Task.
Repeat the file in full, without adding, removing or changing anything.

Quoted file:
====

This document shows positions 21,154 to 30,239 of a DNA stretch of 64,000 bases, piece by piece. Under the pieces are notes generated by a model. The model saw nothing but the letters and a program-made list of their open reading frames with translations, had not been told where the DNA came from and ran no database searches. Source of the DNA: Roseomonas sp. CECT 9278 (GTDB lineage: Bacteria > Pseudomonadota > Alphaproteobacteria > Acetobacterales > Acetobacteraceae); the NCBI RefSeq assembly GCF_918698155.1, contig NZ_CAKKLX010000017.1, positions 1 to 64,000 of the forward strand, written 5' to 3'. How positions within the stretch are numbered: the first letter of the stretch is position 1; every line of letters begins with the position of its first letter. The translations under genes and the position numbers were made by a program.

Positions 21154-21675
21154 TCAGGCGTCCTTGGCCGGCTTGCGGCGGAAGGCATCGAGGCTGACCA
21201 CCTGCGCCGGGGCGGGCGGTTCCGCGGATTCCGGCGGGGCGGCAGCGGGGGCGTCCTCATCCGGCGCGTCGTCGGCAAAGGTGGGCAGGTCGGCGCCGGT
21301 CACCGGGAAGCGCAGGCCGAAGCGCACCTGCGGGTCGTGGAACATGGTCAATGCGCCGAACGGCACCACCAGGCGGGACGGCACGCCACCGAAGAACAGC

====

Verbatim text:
This document shows positions 21,154 to 30,239 of a DNA stretch of 64,000 bases, piece by piece. Under the pieces are notes generated by a model. The model saw nothing but the letters and a program-made list of their open reading frames with translations, had not been told where the DNA came from and ran no database searches. Source of the DNA: Roseomonas sp. CECT 9278 (GTDB lineage: Bacteria > Pseudomonadota > Alphaproteobacteria > Acetobacterales > Acetobacteraceae); the NCBI RefSeq assembly GCF_918698155.1, contig NZ_CAKKLX010000017.1, positions 1 to 64,000 of the forward strand, written 5' to 3'. How positions within the stretch are numbered: the first letter of the stretch is position 1; every line of letters begins with the position of its first letter. The translations under genes and the position numbers were made by a program.

Positions 21154-21675
21154 TCAGGCGTCCTTGGCCGGCTTGCGGCGGAAGGCATCGAGGCTGACCA
21201 CCTGCGCCGGGGCGGGCGGTTCCGCGGATTCCGGCGGGGCGGCAGCGGGGGCGTCCTCATCCGGCGCGTCGTCGGCAAAGGTGGGCAGGTCGGCGCCGGT
21301 CACCGGGAAGCGCAGGCCGAAGCGCACCTGCGGGTCGTGGAACATGGTCAATGCGCCGAACGGCACCACCAGGCGGGACGGCACGCCACCGAAGAACAGC